Spokesman: I have not received an update from the Joint Mission, but obviously, they are doing whatever they can to ensure safe passage. But it is also incumbent on everyone to ensure safe passage for the convoy. I think, as you rightly point out, these are very dangerous cargos that they are moving around out to the ships. And so, it is important that everybody respect the safety of those convoys.
Question: [inaudible] headlines is more important than really guaranteeing the safety, because obviously if you want to take extraordinary measures in order to secure these things, you need more ample time for that.
Spokesman: I think you need to do both. I think it’s not an either or preposition. You need to, the deadlines need to be met, but you need to make sure that everything is transported in the safest possible way. And it is a balance to keep. Matthew?
Question: On Friday the… the… the US government made a filing in Federal Court here about the Haiti cholera case saying that the UN should be immune. And it’s been reported that the head of OLA, Mr. de Serpa, put it in a letter, or a letter was accompanied it basically saying that the Secretary-General couldn’t be served, and that this was one of the basis for the US saying that the case should… should not go forward. So, I wanted to ask, if you could, whether… is it true what was also said in court under oath which is that a… a… a copy of the court papers were taped to Ban Ki-moon’s house door on 20 January and how that would be consistent with OLA’s letter.
And I also just wanted to ask about USGs. I came, I didn’t know that Augustine Mahiga is a USG and Margaret Vogt is an ASG, and I wanted to know, are posts like this given out; was… was any announcement made of… of… of the transfer of, for example, Mr. Mahiga from the Somalia post to a USG and Ms. Vogt from the CAR [Central African Republic] post to an ASG. And also Iqbal Riza, I still see listed as a… as a high official. Can you, you might know this, but, can you describe what his current mandate, you know, what he has been doing; what is he doing?
Spokesman: You know, on Mr. Mahiga and Ms. Vogt, I think part of the — what is the right term — the outgoing process of a head of mission is that they stay behind for a short while to ensure to de-brief their colleagues, that there are lessons learned drawn up. I think it would not be good for the Organization if a head of mission would just, you know, left their post without some real transfer of knowledge. Not just to hand over, but a real transfer of knowledge. So, that’s what — my understanding, not specifically these two cases, is that it is common practice for some heads of mission to stay on for a short while to ensure this full transfer of knowledge.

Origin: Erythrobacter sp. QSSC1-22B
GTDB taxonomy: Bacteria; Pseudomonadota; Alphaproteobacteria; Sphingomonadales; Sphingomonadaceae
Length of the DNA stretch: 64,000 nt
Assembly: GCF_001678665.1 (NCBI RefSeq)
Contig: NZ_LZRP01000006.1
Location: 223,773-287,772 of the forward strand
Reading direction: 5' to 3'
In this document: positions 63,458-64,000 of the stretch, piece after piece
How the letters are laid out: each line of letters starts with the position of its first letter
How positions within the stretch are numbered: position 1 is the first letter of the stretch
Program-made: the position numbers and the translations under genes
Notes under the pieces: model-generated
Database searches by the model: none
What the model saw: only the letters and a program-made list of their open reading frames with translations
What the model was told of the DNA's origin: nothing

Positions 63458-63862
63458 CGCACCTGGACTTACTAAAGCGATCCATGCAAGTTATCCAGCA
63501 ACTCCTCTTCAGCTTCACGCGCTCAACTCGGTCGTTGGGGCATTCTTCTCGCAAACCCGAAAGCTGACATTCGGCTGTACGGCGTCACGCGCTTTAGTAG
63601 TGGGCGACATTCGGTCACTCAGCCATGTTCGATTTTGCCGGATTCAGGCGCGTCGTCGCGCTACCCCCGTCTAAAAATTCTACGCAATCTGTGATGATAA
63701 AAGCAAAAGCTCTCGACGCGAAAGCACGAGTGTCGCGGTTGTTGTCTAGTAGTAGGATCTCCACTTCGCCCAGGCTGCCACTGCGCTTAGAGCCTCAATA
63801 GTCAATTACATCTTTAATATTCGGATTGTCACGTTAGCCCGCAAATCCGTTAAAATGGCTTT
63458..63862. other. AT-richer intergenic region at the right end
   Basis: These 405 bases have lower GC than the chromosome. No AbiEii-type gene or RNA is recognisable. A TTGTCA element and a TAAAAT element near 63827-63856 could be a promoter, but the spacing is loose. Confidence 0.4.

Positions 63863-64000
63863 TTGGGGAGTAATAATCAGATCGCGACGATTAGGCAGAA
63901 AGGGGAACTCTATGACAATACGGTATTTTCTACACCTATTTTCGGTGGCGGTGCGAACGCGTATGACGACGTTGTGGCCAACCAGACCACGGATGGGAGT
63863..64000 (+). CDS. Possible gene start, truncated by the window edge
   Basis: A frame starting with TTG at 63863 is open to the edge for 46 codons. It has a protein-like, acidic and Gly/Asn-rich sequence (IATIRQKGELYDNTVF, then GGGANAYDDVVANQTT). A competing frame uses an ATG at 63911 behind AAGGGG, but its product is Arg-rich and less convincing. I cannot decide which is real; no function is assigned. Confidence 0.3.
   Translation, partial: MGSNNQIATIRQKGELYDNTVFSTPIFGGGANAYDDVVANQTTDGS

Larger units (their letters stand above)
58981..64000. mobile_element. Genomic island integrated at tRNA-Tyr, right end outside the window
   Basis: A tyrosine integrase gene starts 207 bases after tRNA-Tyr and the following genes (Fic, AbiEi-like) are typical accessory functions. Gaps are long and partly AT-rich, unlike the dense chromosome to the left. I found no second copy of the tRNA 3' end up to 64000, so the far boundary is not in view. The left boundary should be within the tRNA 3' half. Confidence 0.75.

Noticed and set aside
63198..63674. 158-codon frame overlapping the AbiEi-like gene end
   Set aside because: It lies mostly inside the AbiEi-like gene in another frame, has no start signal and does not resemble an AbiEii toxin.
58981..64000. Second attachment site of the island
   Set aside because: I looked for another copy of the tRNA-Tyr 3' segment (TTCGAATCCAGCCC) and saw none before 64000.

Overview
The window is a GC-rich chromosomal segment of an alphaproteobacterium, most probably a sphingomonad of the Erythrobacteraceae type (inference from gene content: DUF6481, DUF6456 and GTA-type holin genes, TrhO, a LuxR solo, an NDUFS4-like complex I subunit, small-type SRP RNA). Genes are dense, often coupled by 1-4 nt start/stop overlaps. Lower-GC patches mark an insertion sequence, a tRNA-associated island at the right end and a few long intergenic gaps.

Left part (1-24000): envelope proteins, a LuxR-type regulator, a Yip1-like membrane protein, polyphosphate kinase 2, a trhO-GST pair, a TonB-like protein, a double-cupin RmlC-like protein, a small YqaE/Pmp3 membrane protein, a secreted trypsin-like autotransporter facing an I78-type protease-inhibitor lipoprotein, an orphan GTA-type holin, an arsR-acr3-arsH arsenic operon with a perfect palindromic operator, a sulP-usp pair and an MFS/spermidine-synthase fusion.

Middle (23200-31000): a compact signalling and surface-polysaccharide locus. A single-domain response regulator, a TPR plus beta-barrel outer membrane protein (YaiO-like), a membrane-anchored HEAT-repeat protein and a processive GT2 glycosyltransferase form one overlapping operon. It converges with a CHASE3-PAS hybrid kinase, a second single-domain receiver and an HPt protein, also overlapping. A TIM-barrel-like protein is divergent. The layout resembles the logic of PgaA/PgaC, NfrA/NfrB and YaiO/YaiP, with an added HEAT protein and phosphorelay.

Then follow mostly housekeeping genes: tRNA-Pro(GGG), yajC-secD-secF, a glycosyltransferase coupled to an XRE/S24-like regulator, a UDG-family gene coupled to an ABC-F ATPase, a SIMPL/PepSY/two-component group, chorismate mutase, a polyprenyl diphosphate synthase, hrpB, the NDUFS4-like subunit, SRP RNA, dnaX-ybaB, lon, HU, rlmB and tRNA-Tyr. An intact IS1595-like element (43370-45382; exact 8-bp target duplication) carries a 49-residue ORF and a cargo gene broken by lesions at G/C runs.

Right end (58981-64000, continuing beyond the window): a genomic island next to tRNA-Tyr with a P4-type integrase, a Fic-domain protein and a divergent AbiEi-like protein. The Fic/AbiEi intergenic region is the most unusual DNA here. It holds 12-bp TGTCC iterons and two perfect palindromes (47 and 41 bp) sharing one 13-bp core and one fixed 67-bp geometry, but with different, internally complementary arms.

As for Mr. Riza, I will double-check. I think I know what his current post is but I don’t want to speculate.
[The Spokesman later said that Mr. Riza was a Special Adviser to the Secretary-General.]
Question: But I mean, like, like Roger Meese of DRC, he didn’t, did he… did he do it and people are paid at the level of USG and ASG during retirement?
Spokesman: It’s a valid question, and I’ll see what I can get on that.
Question: What about the Haiti papers, if you don’t mind?
Spokesman: The Haiti papers — what I can tell you is that we are aware that the US authorities have filed a submission requesting the Court to recognize the immunity of the Organization and its officials in this case. It’s an ongoing matter. The Organization is not in a position to comment any further on this. In any event, it is a filing by the US Government. The UN has no comment to make on it, except to note that it is standard practice for the Organization to assert its immunity in cases filed against it in national courts.
Now, obviously the legal case is one thing, but as you know, the UN Mission in Haiti and Mr. Medrano are working very hard hand-in-hand with the Government of Haiti to deal with the cholera issue. Yes, Joe?
Question: Thank you, and welcome. In your reading of the Secretary-General’s statement on Ukraine, he referred generally to the preservation of unity and territorial integrity, but didn’t get very specific about the up… for example, of the upcoming referendum on Sunday. I am wondering whether the Secretary-General sees that referendum, which has not been sanctioned by the central Government, as inconsistent with the principle of unity and territorial integrity that he has articulated. Thank you.
Spokesman: You know, I don’t think we want to get into the details of minute-by-minute announcements, counter-announcements. I think the message from the Secretary-General as he says is that tensions and mistrust are growing and that he urges all sides to refrain from hasty actions and provocative rhetoric. And that above all, a resolution of the crisis must be found on the basis of the UN Charter’s principles, including the peaceful settlement of disputes. So, you will… those are the Secretary-General’s words. I really can’t add anything to that. But I think his message and his thoughts are fairly clear in the statements.